Guinness scraps plastic rings on beer packs to cut waste

Irish brewer Guinness has joined Carlsberg in scrapping the use of plastic rings on its beer cans.

(Photo: Diageo)

The Diageo-owned brewery’s multi-can packs will be replaced by cardboard packs, which are sustainably sourced, recyclable and fully biodegradable, according to the parent company.

Diageo will also be removing plastic packaging from multipacks of beer products including Harp and Smithwick’s.

The company is investing £16m to reduce the amount of plastics used in its beer packaging, which will be rolled out to retainers in Ireland from August. The new packaging will be made available in the UK and Guinness’ global markets from 2020 onwards.

It is hoped the change will help Diageo cut its wastage by 400 tonnes per year, equivalent to 40 million 50cl plastic bottles.

Great packaging is essential for our products. Consumers expect our packs to look beautiful, be functional, and sustainable,” David Cutter, the drinks giant’s chief sustainability officer, said.

“I am proud to announce this investment, through which we have been able to combine all three. We have been working tirelessly to make our packaging more environmentally friendly and I’m thrilled with this outcome for Guinness and our other global beer brands.”

The announcement comes after Danish beer firm Carlsberg said it would stop using plastic rings to hold beer packs together last year, and replace them with recyclable glue.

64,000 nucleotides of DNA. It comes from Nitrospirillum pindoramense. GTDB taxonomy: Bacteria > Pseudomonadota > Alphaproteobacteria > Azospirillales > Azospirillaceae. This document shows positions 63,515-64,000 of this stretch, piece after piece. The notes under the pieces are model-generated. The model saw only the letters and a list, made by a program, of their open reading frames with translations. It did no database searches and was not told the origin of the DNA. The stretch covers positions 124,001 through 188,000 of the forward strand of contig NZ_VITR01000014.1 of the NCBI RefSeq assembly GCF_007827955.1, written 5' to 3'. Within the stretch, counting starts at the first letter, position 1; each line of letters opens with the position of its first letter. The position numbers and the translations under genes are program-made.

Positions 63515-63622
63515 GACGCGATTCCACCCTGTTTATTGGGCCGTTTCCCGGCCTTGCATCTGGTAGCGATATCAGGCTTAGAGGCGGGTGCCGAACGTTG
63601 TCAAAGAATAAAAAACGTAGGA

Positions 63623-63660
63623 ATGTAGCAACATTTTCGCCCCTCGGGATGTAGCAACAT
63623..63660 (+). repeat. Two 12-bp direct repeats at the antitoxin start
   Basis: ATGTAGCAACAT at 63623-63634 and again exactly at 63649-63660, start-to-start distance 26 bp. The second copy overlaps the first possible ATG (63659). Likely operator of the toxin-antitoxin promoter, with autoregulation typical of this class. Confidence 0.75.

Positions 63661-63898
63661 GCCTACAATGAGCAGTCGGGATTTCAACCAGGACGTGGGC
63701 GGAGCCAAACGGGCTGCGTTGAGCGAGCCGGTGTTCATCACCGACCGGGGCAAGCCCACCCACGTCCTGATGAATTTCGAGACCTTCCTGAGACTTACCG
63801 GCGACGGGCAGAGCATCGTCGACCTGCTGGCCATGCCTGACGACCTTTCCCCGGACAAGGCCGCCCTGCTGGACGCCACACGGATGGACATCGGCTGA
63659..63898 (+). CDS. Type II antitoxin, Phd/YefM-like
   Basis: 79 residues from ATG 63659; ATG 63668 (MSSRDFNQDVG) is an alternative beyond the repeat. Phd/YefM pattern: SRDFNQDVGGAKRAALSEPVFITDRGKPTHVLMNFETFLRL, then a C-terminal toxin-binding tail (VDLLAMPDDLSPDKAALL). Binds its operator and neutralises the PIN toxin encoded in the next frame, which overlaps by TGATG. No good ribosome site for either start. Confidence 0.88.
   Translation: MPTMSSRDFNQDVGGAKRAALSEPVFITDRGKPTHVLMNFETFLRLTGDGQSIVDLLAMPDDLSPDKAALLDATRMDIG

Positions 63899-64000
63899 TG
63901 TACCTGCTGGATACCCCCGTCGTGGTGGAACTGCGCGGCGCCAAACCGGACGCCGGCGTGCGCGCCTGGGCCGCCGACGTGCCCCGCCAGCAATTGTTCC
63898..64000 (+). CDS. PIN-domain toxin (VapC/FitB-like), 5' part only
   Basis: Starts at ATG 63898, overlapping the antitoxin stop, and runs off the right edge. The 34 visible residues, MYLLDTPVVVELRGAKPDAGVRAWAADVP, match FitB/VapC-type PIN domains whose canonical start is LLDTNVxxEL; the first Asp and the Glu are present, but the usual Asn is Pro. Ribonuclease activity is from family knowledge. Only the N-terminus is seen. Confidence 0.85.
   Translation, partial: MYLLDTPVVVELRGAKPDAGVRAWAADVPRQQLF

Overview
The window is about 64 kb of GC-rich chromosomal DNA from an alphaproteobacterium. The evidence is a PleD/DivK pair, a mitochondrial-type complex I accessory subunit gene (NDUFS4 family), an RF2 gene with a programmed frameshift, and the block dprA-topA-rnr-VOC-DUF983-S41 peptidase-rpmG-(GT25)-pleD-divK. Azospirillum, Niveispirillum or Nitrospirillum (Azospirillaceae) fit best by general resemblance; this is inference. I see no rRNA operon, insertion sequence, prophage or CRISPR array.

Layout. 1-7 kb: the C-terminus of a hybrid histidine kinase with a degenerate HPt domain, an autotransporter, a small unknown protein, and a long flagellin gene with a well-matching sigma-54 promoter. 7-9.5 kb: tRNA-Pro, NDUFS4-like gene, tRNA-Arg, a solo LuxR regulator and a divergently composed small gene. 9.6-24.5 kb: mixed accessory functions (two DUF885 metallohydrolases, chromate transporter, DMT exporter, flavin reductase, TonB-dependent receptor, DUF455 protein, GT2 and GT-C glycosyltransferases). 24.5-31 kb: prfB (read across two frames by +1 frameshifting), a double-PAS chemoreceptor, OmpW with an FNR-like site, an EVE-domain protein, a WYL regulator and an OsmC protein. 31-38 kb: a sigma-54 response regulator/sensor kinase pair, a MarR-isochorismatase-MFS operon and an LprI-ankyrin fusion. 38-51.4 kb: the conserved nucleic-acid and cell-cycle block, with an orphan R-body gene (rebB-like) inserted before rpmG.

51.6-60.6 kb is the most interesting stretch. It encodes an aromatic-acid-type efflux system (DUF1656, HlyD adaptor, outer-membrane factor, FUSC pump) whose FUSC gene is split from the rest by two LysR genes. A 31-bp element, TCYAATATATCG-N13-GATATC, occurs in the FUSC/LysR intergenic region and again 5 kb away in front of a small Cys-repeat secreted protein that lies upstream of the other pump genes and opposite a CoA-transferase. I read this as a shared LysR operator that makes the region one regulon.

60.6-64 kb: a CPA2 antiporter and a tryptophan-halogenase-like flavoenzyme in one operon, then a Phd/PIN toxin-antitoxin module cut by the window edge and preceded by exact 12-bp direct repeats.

Diageo created two new senior leadership roles dedicated to furthering the drinks producer’s commitment to society, the environment and sustainability in November last year.

Cutter became the company’s first chief sustainability officer (CSO), in addition to his role as president of global supply and procurement, while Kate Gibson joined in March 2019 in the newly created role of director of Diageo in society, leading a team responsible for ensuring that Diageo “plays a positive role in all the communities” that it operates in.

Diageo announced new plastics targets last year, with an aim to ensure 100% of its plastic use can be recycled by 2025, and to make its plastic products exclusively from recycled material by 2030.

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